A Cup of Christmas Tea

by Don Meyer, Ph.D. | Dec 20, 2014

No wonder someone said, “You can’t buy happiness but you can buy tea and that’s kind of the same thing.”
C. S. Lewis

One of the staple cold drinks of Lebanon County and Lancaster County, Pa. is mint tea or, as it is sometimes called, meadow tea. Amish, Mennonites and other people in Pennsylvania Dutch Country enjoy this iced tea from spring all the way through to the fall frost. Meadow tea is often served at picnics or just with regular family meals.

Just outside our front door I have a patch of mint tea. I have a variety of kinds from peppermint to spearmint and from lemon mint to chocolate mint. I love cutting off a handful of fresh green growth, steeping it in hot water, adding some sugar and a drop of green food coloring (my mother used to do that) and then chilling it in the refrigerator. Pouring it over crushed ice provides a summer beverage that always reminds me of my past and refreshes me in my present.

Meadow tea made by rural people of Pennsylvania, however, is a far cry from the tea that is a staple of some of the most sophisticated people in the world. For more than 5,000 years this drink has been a source of medicine, meditation, piracy, political upheaval, social order, congregation and superstition. Tea has become more than a beverage; it has become an event.

According to Chinese legend, Emperor Shen Nong, revered for his knowledge of agriculture and medicine, mandated presumably for health reasons that his subjects boil water before drinking it. While boiling water one day, a light wind blew several tea leaves into the pot. The aroma enticed him to drink it. He immediately enjoyed it and his body was refreshed.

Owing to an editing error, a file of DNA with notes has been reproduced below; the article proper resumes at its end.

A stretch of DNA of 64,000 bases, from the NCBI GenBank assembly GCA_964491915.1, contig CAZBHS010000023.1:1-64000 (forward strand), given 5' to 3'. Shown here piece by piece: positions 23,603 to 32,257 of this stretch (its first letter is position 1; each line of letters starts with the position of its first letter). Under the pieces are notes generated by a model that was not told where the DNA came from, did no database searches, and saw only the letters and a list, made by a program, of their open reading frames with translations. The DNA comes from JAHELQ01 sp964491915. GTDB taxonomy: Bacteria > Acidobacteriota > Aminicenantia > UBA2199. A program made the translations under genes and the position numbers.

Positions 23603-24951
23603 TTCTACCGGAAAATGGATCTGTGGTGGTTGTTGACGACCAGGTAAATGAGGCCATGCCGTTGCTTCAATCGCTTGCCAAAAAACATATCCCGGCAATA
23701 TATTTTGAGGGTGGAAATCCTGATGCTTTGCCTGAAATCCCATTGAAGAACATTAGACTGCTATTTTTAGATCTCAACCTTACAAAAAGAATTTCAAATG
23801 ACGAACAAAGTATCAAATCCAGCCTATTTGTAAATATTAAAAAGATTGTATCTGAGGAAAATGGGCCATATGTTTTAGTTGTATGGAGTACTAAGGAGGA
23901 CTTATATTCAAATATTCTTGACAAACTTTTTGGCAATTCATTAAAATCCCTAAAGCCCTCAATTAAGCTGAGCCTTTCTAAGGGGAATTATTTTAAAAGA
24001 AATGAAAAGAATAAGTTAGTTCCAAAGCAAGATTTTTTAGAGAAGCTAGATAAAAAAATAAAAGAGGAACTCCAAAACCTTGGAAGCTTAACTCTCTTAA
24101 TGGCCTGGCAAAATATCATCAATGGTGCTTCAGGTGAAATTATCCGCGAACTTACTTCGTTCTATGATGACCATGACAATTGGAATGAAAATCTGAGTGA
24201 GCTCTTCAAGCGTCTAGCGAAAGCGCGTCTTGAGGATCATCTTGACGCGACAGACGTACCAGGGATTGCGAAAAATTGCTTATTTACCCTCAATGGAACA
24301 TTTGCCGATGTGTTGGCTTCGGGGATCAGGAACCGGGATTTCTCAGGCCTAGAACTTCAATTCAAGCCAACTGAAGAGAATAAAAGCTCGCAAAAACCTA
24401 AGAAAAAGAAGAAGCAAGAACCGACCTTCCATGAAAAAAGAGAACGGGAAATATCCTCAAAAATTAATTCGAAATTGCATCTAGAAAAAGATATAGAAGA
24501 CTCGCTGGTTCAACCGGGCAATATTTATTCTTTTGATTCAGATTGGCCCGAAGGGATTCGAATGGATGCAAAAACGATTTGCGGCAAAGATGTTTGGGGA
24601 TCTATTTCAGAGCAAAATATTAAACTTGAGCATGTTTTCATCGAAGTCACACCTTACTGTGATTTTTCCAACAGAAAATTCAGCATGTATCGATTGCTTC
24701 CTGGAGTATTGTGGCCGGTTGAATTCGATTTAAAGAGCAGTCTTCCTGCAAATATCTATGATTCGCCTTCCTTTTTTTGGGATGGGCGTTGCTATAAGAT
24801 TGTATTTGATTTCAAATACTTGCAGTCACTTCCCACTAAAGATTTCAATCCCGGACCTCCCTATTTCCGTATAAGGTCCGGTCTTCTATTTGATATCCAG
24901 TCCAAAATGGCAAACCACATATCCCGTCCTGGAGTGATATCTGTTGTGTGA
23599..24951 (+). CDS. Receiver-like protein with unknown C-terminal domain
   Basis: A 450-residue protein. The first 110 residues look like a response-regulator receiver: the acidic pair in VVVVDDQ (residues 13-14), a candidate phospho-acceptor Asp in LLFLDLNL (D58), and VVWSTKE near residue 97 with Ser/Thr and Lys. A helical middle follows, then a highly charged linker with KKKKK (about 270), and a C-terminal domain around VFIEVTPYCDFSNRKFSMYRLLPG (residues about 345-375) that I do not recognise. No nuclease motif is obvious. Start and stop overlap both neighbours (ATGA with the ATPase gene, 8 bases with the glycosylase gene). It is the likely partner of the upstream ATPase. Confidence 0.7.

In 1600 Queen Elizabeth founded the East India Company because she loved exotic luxuries. Soon fine woven cloths, spices, herbs and other riches from the East made their way to England. But it was not until 1670 that we have the first documented tea drinker on English soil.

Soon tea became a major commodity and by the middle of the 18th century it replaced ale as England’s national drink. The colonies loved their tea, too. But when England increased their taxes on the tea, a band of some 60 frustrated colonists took action on Dec. 16, 1773, by boarding British ships and dumping hundreds of pounds of tea into the Boston Harbor. This act, which was called the Boston Tea Party, was one of the catalysts for the colonists’ fight for independence.

Evie and I will never forget stepping into an old tea room in Korea where we were hosted by our friends to some of the most exotic teas we have ever had. The ambiance of the room and the flavor of that ginger tea we will never forget.

Perhaps the most intimate story surrounding tea was written by Minnesotan Tom Hegg, an American author, teacher and theatrical professional. At the request of his pastor who asked him to write something for his church’s 125th anniversary, Hegg wrote “A Cup of Christmas Tea” in 1981.

Drawing on childhood memories, he composed a straightforward, sentimental poem about a nephew going to the older part of town to visit his “old great aunt.” Although he was reluctant to respond to her invitation, he decided to go and see her.

His description of that visit is spellbinding. The book has sold over 1.5 million copies. We also purchased it and ever since then we have read it with our family as part of our Christmas tradition. It is one of those books that fills the mind and soul with deep, rich meaning. I would highly encourage you to make it an annual part of your Christmas tradition.

No wonder someone said, “You can’t buy happiness but you can buy tea and that’s kind of the same thing.”  

Think about it.

Dr. Don Meyer is President of 
University of Valley Forge, Phoenixville, Pa. 
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